|Home > Tax Articles > Property Taxes > Are you declaring all your Rental Income?|
|Are you declaring all your Rental Income?|
Rajesh Kohli BSc ACA introduces taxpayers to accounting concepts relating to the taxation of rental income.
The Principle of Trade: Taxation Treatment of Property Rental Income
The taxation treatment of UK property rental income is not always clear. As more and more UK residents hold more than just the one property and expand their investments to overseas property holdings, including selling properties in their portfolio, the taxation treatments concerning these income streams can sometimes seem like a minefield.
This can be especially confusing when you consider that properties can become subject to both income tax on property rentals and possible capital gains tax on a property sale.
Below however we confine our comments to the taxation treatment of property rental income.
Treatment as a Trade
Landlords do not always appreciate that HM Revenue & Customs (HMRC) treat a UK rental property as if it were any other trade. The significance of treating income in this way means that all income in the tax year is calculated on the principle of “accruals accounting” or on an “arising basis”.
Pooling of the Property Portfolio
Since rental income is assessed like a trade, all income from the different rental properties is pooled together, creating one income stream. Hence profits and losses of the same UK properties are amalgamated together to create an overall net profit or loss. In essence, losses from one property are netted off against profits of the others.
If after pooling all properties together there is a loss, then these losses can be carried forward against future profits. These losses cannot be set off against other income, e.g. employment income or self employed income. However, if losses arise due to “capital allowances” this may then be relieved against other general income
Capital allowances are basically allowances that are given for the decrease in the value of assets on an annual basis that are used in the property. For e.g. fridges and ovens.
Capital allowance rates may be 20% or 25% a year, depending on the tax year being considered.
Generally, expenses are allowed to be deducted if they are incurred “wholly and exclusively” for the purposes of the property business. The treatment for limited companies broadly follows the above same rules as for UK individuals.
Rental Income under-declaration: Principle of Trade
Following the principle of trade, tax inspectors enquiring into property rentals are therefore particularly interested in reconciling the rents as stated in the tenancy agreement to those declared on the tax return.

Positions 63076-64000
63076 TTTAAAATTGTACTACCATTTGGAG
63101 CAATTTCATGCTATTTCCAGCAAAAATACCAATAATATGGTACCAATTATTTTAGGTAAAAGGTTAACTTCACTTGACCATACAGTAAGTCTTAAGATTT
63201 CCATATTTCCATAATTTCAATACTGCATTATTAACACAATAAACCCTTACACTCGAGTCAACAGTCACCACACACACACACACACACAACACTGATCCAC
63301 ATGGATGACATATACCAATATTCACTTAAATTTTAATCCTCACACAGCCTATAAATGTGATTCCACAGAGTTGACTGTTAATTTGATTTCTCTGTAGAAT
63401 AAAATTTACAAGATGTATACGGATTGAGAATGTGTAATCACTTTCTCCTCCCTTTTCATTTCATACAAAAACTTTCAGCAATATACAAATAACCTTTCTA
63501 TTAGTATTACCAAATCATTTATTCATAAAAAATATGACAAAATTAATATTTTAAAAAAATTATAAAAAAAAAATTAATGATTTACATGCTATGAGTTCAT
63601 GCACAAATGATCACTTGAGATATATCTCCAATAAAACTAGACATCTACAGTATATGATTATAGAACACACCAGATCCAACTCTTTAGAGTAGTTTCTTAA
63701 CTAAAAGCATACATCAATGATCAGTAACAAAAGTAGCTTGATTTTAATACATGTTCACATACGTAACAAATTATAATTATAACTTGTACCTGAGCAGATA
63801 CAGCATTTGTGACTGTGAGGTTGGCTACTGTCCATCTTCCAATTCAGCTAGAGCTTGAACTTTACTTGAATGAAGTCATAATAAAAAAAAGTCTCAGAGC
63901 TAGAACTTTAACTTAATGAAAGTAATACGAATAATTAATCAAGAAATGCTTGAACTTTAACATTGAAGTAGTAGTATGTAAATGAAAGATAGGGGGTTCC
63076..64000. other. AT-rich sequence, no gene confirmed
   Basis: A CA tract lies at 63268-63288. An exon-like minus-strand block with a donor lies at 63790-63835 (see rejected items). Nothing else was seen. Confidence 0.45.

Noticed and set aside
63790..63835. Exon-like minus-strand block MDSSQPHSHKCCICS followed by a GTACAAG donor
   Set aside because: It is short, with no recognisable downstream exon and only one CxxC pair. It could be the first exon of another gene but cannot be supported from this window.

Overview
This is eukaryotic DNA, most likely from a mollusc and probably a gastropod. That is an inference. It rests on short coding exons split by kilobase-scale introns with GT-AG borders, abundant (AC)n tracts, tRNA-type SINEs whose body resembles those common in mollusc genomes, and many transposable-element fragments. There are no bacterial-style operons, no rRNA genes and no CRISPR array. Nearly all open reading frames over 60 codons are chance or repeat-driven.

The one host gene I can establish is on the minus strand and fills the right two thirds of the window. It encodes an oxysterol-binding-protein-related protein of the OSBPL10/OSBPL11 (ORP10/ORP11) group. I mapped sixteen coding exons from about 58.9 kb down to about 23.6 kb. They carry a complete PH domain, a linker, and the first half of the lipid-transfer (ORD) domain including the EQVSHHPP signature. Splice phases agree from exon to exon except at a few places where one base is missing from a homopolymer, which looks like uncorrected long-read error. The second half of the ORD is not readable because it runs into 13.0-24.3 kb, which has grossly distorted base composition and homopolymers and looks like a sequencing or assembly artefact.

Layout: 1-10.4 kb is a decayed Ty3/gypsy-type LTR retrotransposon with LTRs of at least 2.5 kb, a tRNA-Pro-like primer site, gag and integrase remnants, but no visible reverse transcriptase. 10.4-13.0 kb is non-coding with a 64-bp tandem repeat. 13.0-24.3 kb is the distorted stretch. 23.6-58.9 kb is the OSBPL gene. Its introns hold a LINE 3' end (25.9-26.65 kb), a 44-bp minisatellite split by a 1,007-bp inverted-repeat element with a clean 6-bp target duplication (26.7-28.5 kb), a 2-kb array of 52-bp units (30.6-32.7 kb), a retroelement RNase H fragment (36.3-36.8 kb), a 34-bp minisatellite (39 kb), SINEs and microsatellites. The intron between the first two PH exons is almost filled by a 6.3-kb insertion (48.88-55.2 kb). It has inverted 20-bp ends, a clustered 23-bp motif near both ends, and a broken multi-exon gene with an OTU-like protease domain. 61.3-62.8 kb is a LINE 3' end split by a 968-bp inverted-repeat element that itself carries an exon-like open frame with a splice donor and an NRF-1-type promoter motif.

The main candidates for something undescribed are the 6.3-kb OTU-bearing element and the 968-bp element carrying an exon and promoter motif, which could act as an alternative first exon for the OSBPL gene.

Many landlords declare the rental income they have actually received into the bank or by the tenant in cash, without reconciling the total rent to that detailed by the tenancy agreement. Landlords may not appreciate the principle of accounting for rental on an “arising” or “accruals” basis, as discussed above.
Due to the disregard of this taxation treatment, declared rental incomes on the tax returns tend to fall far short of that per the tenancy agreements. This can be due to several factors, including:
Any one or more of these factors can create a whole host of undocumented possibilities that the HMRC Inspector will be looking to seek and assess undeclared income on.
It is therefore imperative that rental incomes are checked to tenancy agreements and a full log made of acceptable differences for which backup evidence is held.
About The AuthorRajesh Kohli BSc ACA is Managing Principal of Power Accountax Ltd (http://www.poweraccountax.co.uk/), an accountancy firm based in Southamption. He qualified with PriceWaterhouseCoopers, before setting up his own practice in 2000. His practice provides advice and a full range of accounting services to owner-managed businesses.
Article Added Friday, 28 March 2008 | 10761 Hits
Your attention is drawn to the disclaimer on this site, which applies to the content in this section. The content is based on tax legislation in operation at the time of publication, which may subsequently have changed. Whilst every care has been taken in its production, neither the author nor TaxationWeb Ltd. can accept responsibility for any action undertaken or refrained from as a consequence of this material.